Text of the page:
Motorcycle Safety

Motorcycle fatalities increased almost 10 percent in 2012, with more than 5,000 lives lost as a result of motorcycle accidents. Motorcycle deaths have increased in 14 of the last 15 years, and annual deaths are reaching an all-time high. About 80 percent of reported motorcycle crashes result in injury or death, compared to about 20 percent for vehicles.

Combating the natural dangers of a motorcycle requires taking extra precautions. Luckily, there are pieces of motorcycle safety equipment that can greatly reduce the risk of serious injury or death:

Helmets: Wearing a helmet is the No. 1 precaution you can take as a motorcycle rider. A rider without a helmet is almost 50% more likely to suffer a fatal head injury compared to a ride with a helmet. The National Highway Transportation Safety Administration reports that 1,829 motorcyclists’ lives were saved by helmets in 2003, and an additional 823 could have been saved had they been wearing a helmet. In addition, an NHTSA study found that wearing a helmet does not interfere with riders’ abilities to see or hear other vehicles on the road.

Getting the right helmet is key to protecting your head during a crash. Make sure the helmet you buy grips your cheeks, jaw, and the top and sides of your head. Opt for a full-face helmet, which offers improved protection over three-quarter or half-shell styles. Replace your helmet after using it for a period of time; wear and tear can reduce protection over time.

Boots: Stopping at stoplights and traveling while exposed to the elements puts a lot of strain on riders’ footwear. Pick out a pair of durable motorcycle boots to wear while riding, as opposed to regular tennis shoes or sandals.

Find a pair of boots with a sturdy sole that gives you good traction when you stop. Boots with a good heel can also help you grip the bike better. Ideally, find boots that are reinforced in the shins, ankles, and calves with a stronger material; this “ankle armor” will help protect you in case of a crash and protect you from the elements while you’re riding.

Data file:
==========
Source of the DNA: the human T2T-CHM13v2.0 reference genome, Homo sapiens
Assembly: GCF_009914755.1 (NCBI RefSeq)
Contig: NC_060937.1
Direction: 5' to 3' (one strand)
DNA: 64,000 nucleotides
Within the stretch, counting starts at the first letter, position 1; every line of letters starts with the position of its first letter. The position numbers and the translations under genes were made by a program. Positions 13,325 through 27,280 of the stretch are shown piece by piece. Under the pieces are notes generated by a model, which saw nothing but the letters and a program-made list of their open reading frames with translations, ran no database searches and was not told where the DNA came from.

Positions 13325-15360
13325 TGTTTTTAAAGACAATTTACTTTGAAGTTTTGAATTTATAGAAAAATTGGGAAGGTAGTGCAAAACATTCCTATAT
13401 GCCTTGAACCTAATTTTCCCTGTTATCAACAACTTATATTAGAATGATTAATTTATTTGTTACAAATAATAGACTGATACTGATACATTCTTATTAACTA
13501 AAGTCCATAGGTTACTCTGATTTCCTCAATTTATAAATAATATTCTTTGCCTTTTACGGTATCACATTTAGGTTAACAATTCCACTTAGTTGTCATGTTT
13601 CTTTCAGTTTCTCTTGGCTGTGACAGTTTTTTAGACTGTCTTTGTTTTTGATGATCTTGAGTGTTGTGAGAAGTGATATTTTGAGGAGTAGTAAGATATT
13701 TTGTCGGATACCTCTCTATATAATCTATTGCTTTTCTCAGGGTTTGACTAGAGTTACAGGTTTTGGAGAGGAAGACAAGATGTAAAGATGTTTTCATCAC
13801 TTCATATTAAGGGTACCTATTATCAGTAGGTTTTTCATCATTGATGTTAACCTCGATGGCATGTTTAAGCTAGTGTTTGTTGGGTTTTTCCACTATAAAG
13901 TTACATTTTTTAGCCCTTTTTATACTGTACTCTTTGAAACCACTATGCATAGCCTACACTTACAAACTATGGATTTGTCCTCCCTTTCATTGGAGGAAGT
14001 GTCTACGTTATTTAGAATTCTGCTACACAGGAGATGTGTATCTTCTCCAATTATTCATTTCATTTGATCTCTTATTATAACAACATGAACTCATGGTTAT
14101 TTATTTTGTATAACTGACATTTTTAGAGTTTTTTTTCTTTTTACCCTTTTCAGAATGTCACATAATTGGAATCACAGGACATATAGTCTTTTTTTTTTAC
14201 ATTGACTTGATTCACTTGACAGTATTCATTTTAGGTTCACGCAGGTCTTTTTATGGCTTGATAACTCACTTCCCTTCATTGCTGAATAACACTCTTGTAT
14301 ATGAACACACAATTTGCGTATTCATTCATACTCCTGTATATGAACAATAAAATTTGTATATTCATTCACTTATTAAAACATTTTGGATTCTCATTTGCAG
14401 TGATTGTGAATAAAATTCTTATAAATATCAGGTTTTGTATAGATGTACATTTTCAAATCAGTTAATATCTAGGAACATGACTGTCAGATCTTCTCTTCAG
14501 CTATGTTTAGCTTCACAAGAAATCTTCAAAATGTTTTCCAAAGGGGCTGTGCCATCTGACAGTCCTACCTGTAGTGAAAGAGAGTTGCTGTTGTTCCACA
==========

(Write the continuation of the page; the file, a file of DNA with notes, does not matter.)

Gloves: Gloves can help in several ways, like protecting your hands from the wind and the elements, giving you a better grip on the bike, and protecting your hands from the road in case of an accident. Make sure you find gloves that fit snug, but not too snug. Loose gloves can reduce your ability to control the bike, and gloves that are too tight can cut off circulation to your hands. Find comfortable gloves for any type of weather, and make sure they cover your wrists, fingers, and palms.

Jackets and Pants: The Motorcycle Safety Foundation recommends buying protective apparel designed specifically for motorcycling. The best garments are cut longer in the sleeves and legs, but fuller across the shoulders to suit your riding posture. Leather, Cordura, and ballistic nylon are great choices for abrasion-resistant, wind-resistant, or waterproof riding gear. Make sure your jacket and pants fit snugly without restricting your movement. Avoid wide-flared pants or flowing scarves, which can become entangled in the bike and pose a safety hazard.

Rain Suits: If you’re more than a fair-weather rider, a waterproof riding suit is essential. Polyvinyl chloride and nylon make for good waterproof materials, and a high-visibility orange or yellow is the best choice.

A rain suit will have elastic at the waist and stirrups on the legs to keep water out of the riding boots. A high collar (with a snap or fastener to keep it shut) will keep rain out of your suit, keeping you dry and alert.

Causes of Motorcycle Accidents

Of all motorcycle-related fatalities, 85 percent occur when the motorcycle comes into contact with a passenger vehicle, according to the U.S. Department of Transportation. Motorcycle riders are disproportionately likely to suffer serious or fatal injuries; in 2005, 98 percent of motorcycle-related fatalities were motorcycle drivers, and only 2 percent of fatalities were occupants of the passenger vehicles. More than half of motorcycle accidents occur at intersections, and two-thirds of all crashes occur when the vehicle’s driver does not see the motorcycle.